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Urban ecosystems: breakthroughs for city green.

I was 23, a year out of college, and enthusiastically engaged in my first permanent job. I was working for a big electric utility that covered most of the state, and we were doing big stuff. The company was into everything - housing developments, coal mining, and, of course, electric power generation. My job was to come along after the company had built something and replace or rebuild the landscape.

In the 20 years since that job, I've spent my time trying to revise that scenario by making natural landscapes relevant to people who build big things, like power plants, or make decisions about building even bigger things, like cities. After several national surveys of urban forests and hundreds of conversations with urban foresters, I realized that trees and even existing natural landscapes were not recognized as a valuable community resource. Community leaders must make difficult decisions - often choosing between costs and community benefits - and until now have lacked the information they need to understand the benefits natural resources provide.

As a natural resource expert, I believe it's my job to supply this information, and it's getting easier now to do that. AMERICAN FORESTS is helping communities map, measure, and analyze their local ecosystem using a computerized planning tool, and the results show natural resources are more than pulling their weight. Early estimates suggest the national savings from urban ecology total $40 billion a year.

Let me give you an example to show how far we've come in how we view our natural resources.

That electric utility I worked for decided to standardize the way it built power plants, beginning with one under construction along the Ohio River. The "recipe" called for a couple hundred acres of land to be literally turned upside down to fit the standard design.

I realized the magnitude of the job when the landscape architect asked me to meet him on-site to review landscape plans. Over the next two years we would need to rebuild and stabilize hundreds of acres of land with various grasses and plants. We were to reroute a stream to reduce flood risk, then "reattach" it to the Ohio River. I looked at the stack of plans but couldn't concentrate. That stream thing stuck in my mind.

Those plans were ambitious, but the construction guys were not intimidated; they had a piece of equipment for everything the landscape architect wanted done. Over a few months a ditch became a stream with lush green banks and flowing water. The landscape architect showed me plans for fish habitat, complete with old logs and rocks lowered into place with a crane.

Although I felt better rebuilding the natural landscape - work that put my forestry education to good use and gave me some practical experience - my sense of accomplishment was soon overshadowed by a daunting question: Had we restored the natural landscape or just patched it up to solve a development problem?

I turned my attention to planting large trees on a quarter-mile-long dirt mound that looked like a burial ground for a truck convoy. We mobilized lots of people and big equipment to dig up trees at the nursery and prepare the planting holes. But on planting day only five workers were available, making it impossible to get even half the trees in the ground. Faced with the prospect of trees drying out over the weekend and dying, I turned to the construction manager for help.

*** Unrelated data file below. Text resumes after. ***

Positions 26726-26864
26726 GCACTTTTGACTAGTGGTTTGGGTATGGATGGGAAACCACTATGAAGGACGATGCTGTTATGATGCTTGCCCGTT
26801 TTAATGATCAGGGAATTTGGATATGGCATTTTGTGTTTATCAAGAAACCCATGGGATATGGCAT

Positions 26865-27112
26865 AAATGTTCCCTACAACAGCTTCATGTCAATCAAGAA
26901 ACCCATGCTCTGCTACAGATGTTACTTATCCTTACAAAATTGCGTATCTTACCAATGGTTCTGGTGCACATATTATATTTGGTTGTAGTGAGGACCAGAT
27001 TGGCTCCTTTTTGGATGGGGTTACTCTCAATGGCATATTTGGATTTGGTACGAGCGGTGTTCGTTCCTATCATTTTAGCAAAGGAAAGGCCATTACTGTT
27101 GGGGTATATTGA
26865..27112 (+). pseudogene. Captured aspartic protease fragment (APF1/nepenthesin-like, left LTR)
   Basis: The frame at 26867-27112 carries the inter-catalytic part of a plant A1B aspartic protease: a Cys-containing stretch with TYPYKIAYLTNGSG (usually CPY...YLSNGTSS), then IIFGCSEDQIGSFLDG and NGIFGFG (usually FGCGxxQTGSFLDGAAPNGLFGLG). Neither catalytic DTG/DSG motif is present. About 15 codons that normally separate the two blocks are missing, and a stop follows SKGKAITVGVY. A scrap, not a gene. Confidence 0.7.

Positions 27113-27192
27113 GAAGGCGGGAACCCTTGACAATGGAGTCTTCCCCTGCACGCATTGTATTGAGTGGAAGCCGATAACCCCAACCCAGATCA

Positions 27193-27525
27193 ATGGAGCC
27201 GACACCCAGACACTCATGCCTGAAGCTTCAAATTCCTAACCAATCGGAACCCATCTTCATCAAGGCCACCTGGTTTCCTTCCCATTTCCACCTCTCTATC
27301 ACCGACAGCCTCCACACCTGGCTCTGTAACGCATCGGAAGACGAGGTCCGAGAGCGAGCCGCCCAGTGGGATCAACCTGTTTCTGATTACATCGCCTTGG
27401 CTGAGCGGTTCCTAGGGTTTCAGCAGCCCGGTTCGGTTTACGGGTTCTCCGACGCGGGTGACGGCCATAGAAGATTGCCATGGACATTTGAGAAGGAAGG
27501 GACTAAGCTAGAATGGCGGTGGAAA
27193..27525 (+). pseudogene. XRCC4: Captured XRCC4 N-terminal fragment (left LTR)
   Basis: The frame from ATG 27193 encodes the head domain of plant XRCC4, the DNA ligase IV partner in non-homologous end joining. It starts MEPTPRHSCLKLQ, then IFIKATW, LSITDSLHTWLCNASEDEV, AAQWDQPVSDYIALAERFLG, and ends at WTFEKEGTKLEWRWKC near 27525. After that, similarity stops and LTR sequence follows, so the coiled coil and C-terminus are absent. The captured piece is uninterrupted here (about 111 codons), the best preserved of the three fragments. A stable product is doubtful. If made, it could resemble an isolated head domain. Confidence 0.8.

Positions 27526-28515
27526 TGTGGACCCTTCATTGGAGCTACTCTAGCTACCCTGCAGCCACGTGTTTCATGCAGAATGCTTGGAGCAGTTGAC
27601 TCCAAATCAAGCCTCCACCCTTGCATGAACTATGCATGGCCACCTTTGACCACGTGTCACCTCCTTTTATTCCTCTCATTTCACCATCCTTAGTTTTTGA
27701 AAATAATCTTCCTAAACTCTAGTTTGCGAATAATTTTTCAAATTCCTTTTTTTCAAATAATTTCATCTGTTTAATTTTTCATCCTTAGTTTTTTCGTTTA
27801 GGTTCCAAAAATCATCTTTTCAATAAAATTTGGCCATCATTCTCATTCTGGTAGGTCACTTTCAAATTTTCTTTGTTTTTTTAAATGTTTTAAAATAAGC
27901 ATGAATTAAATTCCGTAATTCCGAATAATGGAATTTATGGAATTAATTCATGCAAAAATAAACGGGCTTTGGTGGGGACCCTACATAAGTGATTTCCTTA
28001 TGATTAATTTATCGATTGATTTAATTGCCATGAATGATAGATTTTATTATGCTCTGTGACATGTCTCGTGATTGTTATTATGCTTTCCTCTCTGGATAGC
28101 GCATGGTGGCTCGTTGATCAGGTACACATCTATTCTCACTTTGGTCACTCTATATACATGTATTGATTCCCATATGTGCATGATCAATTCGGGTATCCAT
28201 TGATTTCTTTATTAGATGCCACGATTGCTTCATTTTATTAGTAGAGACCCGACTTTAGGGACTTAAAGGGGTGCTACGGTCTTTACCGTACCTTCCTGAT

When I ex-plained the problem, he changed the subject to insects on his trees at home. He would not help. That's when I realized that what I saw as a critical ecological-restoration project was viewed by the company as a low-priority beauty treatment. Nothing I could say about the trees could be related positively to the bottom line, because though the dollar benefits of electric power could be measured, the dollar value of the landscape could not.

Since then I've made it my No. 1 concern to quantify the costs and benefits of the natural landscape and communicate them to decisionmakers. At the power company I learned that the development was designed independently from existing natural resources. The buildings and properties we created would operate the same regardless; the land would be reworked to fit the project, and my job was to prevent existing resources from causing a problem.

Researchers and practitioners have proven that natural actions - like those of the stream - can be harnessed in a way that retains natural functions and also allows them to contribute to the development. Through measuring and mapping we can now can show how beneficial these natural elements are - in dollar-and-cent terms. These figures show that trying to hamstring existing resources and move the energy they produce to other sites winds up being a poor investment in time and money.

This new technology has changed the way we look at natural resources. We used to merely count the number of trees along streets - only 10 percent of a city's total tree canopy - to conduct an urban forest inventory. Now we look at all the trees in a community and also recognize that they are only part of the ecosystem. We don't just count different elements of the ecosystem - we analyze their value by measuring the work they do. Thanks to the development of high-tech tools, such as computerized land-use planning software, every community can determine the value of its local ecosystem, and use that information for nature-friendly development. New computerized mapping and analyzing software called CityGreen: Measuring Urban Ecosystem Values, developed by AMERICAN FORESTS, not only gives natural resources value, it helps communicate those values. We have entered a new planning dimension where we can not only build better communities by fitting them to the needs of the natural landscape, we can determine how much money we save by doing it right.